The Review: George Clooney is the very definition of the modern leading man. Having struggled to find the right kind of roles during the early part of his film career post-ER, he settled into a groove in the last decade, able to deliver smooth sophistication for the Ocean’s movies, tense unpredictability in films such as Syriana and even various goofballs for the Coen brothers.
But this is something slightly new again, and marks him out as possibly the James Stewart of his generation – comfortable with the leading man role, but with other possibilities lurking underneath. Oscar talk is maybe a little flattering here, but nonetheless Clooney makes the most of what he’s given here, and that’s quite a lot.
It helps to have excellent support, and from the excellent Vera Farmiga and Anna Kendrick, through to small support roles from the likes of Danny McBride and J.K. Simmons, everyone’s on their game. The movie itself follows a familiar flight path, but takes enough twists and turns to keep it consistently enjoyable, and the dialogue constantly pleases and sparkles.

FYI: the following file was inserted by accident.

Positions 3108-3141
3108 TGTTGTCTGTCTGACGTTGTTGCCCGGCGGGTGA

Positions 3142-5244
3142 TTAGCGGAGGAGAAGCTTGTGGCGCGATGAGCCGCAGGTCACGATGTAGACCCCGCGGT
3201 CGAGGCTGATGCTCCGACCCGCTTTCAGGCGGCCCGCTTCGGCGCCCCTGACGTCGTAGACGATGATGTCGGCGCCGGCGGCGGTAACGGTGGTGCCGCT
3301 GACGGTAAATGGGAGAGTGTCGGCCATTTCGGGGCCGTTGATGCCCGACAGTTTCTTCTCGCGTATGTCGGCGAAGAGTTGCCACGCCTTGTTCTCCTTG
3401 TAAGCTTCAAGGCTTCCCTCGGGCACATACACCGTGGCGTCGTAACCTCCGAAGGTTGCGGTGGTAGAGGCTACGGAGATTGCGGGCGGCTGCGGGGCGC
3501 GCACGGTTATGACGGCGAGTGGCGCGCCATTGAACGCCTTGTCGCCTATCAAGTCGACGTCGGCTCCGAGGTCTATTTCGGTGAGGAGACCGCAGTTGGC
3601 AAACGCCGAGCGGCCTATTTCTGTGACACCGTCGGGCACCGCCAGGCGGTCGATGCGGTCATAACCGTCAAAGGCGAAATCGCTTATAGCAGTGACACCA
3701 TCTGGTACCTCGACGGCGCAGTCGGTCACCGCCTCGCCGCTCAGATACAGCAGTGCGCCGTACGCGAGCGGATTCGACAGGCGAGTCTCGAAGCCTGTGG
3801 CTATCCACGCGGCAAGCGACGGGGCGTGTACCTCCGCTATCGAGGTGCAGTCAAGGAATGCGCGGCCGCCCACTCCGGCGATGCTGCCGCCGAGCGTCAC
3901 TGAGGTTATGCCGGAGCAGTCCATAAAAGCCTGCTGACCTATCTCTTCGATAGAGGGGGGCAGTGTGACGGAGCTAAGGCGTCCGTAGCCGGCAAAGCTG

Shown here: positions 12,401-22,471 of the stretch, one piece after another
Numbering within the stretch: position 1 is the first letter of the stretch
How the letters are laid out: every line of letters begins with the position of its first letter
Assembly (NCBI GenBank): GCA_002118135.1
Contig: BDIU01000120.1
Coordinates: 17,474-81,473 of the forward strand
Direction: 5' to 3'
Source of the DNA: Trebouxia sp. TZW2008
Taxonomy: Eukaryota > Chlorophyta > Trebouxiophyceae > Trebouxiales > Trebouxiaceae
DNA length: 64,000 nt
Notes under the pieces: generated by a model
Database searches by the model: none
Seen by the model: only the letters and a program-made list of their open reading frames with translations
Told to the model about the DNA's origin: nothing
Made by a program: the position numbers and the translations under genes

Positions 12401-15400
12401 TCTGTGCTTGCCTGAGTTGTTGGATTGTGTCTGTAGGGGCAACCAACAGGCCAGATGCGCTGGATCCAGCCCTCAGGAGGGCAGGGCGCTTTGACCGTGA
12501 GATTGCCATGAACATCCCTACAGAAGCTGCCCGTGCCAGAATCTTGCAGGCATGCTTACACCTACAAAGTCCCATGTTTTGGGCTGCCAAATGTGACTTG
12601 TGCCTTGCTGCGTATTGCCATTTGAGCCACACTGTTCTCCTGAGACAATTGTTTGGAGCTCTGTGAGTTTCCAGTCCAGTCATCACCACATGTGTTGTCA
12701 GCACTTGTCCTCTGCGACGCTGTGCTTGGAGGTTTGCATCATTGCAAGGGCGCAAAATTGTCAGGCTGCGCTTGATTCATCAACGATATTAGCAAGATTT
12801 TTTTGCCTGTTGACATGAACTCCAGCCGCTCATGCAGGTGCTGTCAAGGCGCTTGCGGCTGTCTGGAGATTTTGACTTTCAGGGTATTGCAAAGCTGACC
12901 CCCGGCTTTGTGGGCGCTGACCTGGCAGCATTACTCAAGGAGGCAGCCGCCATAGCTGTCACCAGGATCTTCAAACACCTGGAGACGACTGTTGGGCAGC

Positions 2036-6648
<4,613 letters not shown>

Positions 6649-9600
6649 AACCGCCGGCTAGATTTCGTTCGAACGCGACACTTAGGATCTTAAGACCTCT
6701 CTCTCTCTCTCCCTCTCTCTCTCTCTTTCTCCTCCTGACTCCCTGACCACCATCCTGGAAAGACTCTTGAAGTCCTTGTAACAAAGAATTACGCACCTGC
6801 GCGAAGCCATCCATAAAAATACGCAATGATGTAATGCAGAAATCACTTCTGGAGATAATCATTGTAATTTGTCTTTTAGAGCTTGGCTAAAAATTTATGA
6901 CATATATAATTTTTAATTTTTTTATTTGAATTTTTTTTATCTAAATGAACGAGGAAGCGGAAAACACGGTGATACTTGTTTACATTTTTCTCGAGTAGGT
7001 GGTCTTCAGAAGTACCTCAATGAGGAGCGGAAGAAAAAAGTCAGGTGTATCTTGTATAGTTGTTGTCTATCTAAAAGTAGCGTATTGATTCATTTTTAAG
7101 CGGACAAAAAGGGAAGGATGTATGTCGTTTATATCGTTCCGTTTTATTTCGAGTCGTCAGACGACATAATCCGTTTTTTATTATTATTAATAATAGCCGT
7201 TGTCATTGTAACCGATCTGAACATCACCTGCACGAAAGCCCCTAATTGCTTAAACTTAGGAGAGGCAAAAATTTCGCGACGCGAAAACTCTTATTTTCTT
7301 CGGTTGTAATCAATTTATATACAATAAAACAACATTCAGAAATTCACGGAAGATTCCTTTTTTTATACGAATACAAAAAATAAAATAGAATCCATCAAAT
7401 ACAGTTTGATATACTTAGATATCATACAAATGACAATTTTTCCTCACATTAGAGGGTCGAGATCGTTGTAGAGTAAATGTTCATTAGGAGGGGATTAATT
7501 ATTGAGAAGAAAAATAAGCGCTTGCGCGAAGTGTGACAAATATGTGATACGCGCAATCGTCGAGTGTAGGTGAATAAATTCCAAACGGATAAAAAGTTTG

Jason Reitman keeps a good rhythm to proceedings; less of a flashy visualist, he still makes sure the plot always has forward momentum, even through to the redemptive but ultimately honest ending. A particularly resonant product of the current environment, especially if you’ve ever sat on the other side of that table.
Why see it at the cinema: So as not to put all the nice staff at the cinema out of a job if their takings are down. Also, they went to the effort of going to lots of different airports, rather than just the same one dressed up differently – if they made the effort, why shouldn’t you?
The Score: 9/10